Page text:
This module is a resource for lecturers

Confiscation in practice: responding to the movement of criminal assets

Confiscation is directed at preventing criminals from profiting from crime. Many international and regional Conventions contain provisions on confiscation. The Convention against Illicit Traffic in Narcotic Drugs and Psychotropic Substances of 1988, the Organized Crime Convention and the Convention against Corruption, call for national efforts to criminalize conduct and prevent criminals from gaining profit, the very purpose for organized crime.

Articles 12-14 of the Organized Crime Convention and article 31 of the Convention against Corruption establish the measures that parties to the Conventions are expected to take on asset confiscation as a way of preventing profit from crime.

Article 12. Confiscation and seizure

1. States Parties shall adopt, to the greatest extent possible within their domestic legal systems, such measures as may be necessary to enable confiscation of:

(a) Proceeds of crime derived from offences covered by this Convention or property the value of which corresponds to that of such proceeds.

(b) Property, equipment or other instrumentalities used in or destined for use in offences covered by this Convention.

Specialized investigative techniques and skills to "follow the money" and trace assets effectively beyond national borders are a necessity, as is the ability to act quickly to avoid dissipation of the assets.

UNODC-World Bank Group Stolen Asset Recovery (StAR) initiative

The Stolen Asset Recovery (StAR) initiative is a partnership between the World Bank Group and UNODC, which recognizes the need to eliminate safe havens for corrupt funds. It works with developing countries and financial centres to prevent laundering of the proceeds of crime and recover stolen assets under the international legal framework provided by the UN Convention against Corruption.

Source: Stolen Asset Recovery Initiative - StAR (UNODC / The World Bank, 2007; 2011)
Regional perspective: Pacific Islands Region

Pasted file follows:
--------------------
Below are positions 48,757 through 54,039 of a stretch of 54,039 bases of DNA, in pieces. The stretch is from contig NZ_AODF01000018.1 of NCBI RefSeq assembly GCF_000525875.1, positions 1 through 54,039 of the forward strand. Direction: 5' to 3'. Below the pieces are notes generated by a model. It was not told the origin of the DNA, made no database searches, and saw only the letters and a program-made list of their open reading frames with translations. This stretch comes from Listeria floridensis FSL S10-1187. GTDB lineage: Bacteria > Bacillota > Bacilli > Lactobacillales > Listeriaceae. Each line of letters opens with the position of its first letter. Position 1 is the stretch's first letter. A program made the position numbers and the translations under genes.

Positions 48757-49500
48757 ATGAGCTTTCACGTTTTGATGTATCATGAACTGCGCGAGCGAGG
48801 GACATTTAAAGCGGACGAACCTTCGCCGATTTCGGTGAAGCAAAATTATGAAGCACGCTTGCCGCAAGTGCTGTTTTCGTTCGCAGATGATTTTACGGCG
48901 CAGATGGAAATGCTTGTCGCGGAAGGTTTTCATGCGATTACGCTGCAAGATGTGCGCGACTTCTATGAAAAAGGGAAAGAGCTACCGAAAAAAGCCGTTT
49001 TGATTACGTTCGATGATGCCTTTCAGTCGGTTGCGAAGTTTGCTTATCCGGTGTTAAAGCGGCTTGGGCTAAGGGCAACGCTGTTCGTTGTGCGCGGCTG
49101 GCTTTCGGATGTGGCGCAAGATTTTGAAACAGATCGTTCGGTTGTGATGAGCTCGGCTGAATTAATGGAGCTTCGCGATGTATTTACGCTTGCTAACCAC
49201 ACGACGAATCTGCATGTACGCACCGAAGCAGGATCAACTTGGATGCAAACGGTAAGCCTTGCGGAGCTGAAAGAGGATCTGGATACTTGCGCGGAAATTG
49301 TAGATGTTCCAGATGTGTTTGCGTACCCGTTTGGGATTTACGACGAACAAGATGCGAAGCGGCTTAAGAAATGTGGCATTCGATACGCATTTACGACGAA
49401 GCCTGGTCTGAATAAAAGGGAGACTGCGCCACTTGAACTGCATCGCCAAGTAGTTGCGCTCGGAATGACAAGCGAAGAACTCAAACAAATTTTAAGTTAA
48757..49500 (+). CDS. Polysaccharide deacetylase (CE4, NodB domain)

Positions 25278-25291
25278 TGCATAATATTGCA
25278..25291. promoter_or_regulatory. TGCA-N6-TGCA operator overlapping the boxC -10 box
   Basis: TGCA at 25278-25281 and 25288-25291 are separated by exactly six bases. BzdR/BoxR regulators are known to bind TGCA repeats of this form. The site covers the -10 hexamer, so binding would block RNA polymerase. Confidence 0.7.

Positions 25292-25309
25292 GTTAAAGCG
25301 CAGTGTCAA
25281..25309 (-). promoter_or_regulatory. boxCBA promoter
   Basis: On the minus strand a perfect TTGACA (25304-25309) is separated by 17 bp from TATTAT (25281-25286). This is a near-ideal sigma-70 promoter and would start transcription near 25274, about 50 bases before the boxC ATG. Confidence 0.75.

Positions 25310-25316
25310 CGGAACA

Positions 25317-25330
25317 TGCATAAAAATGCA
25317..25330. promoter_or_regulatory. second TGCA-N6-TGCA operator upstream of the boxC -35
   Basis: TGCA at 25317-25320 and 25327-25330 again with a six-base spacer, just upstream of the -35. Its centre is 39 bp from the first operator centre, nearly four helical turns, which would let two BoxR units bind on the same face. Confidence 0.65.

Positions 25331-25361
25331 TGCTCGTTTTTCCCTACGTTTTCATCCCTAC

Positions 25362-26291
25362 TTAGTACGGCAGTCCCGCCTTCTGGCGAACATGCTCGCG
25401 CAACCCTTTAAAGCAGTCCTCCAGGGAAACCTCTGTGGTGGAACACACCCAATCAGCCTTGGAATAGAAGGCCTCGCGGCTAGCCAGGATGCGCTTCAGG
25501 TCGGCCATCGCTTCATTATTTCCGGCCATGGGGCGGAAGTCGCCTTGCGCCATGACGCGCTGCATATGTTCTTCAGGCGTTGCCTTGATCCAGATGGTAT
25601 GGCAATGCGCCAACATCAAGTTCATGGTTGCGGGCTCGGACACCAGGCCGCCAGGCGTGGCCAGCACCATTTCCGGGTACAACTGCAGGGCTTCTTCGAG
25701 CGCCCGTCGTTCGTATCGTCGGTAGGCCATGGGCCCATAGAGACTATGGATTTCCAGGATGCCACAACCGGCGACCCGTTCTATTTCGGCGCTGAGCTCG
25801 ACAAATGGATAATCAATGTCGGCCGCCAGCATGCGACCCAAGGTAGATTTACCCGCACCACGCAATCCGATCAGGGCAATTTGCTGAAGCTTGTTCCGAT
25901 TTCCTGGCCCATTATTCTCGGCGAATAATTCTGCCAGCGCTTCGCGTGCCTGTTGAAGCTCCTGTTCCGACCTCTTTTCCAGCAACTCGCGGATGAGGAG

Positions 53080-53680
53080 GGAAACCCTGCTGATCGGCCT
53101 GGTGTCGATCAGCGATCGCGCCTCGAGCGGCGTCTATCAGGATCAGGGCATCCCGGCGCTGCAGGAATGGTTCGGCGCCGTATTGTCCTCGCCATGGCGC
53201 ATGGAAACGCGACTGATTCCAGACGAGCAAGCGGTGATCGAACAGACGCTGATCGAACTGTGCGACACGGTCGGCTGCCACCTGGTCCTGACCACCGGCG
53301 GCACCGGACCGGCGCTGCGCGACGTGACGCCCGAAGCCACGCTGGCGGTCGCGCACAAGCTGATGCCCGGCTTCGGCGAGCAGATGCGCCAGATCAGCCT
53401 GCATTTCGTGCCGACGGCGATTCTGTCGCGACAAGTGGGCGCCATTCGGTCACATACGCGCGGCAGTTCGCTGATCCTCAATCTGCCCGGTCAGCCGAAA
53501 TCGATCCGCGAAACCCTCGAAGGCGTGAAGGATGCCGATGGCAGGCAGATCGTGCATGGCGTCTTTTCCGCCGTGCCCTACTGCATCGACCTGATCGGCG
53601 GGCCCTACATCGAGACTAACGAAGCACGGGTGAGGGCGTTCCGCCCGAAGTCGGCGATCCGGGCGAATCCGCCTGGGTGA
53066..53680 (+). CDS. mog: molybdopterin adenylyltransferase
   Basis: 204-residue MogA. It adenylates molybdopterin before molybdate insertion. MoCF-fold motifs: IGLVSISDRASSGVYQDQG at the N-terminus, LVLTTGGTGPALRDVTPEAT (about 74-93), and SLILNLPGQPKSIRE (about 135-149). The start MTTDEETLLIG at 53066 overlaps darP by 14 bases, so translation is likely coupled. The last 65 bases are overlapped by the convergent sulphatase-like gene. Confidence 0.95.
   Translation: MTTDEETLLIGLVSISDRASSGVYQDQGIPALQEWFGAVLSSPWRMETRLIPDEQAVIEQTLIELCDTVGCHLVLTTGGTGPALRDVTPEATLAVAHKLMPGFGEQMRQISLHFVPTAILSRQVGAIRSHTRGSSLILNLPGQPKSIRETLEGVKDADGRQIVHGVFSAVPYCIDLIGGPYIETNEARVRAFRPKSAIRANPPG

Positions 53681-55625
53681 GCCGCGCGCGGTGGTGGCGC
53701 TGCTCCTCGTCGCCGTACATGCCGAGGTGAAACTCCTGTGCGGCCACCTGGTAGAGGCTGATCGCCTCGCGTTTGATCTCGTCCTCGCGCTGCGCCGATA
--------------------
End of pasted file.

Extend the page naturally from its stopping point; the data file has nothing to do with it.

Fiji FIU

The Fiji Financial Intelligence Unit (FIU) is a specialised agency created to collect, analyse and disclose financial information and intelligence. It was established in 2006 by the Financial Transactions Reporting Act of 2004. The FTR Act and regulations outlines a range of requirements for financial institutions to implement in order to prevent the use of Fiji's financial system from money laundering activities and other serious offences.

The Fiji FIU is an integral part of Fiji's fight against money laundering, terrorist financing, fraudulent activities, and other financial crimes. The agency oversees compliance with the Financial Transactions Reporting Act and provides information to law enforcement and revenue agencies.

Source: Fiji FIU
Regional perspective: Eastern and Southern Africa

Asset recovery inter-agency network for Southern Africa (Arinsa)

The Asset Recovery Inter-Agency Network for Southern Africa (Arinsa) is an informal multi-agency network for participating countries. This platform enables participating members to exchange information, model legislation and country laws in asset forfeiture, confiscation and money-laundering.

With the assistance of UNODC, ARINSA was established in March 2009 when a group of delegates from law enforcement and prosecution agencies from nine countries in the Eastern and Southern African region met in Pretoria to discuss the creation of a new, informal Network of investigators and prosecutors. It was agreed that a network based on the Camden Asset Recovery Inter-Agency Network (CARIN) model, should be established for Southern Africa. The aim of the organization is to increase the effectiveness of members' efforts, individually and collectively, on a multi-agency basis, in depriving criminals of instrumentalities of crime and illicit profits.

Source: Arinsa; Link of interest: Carin Network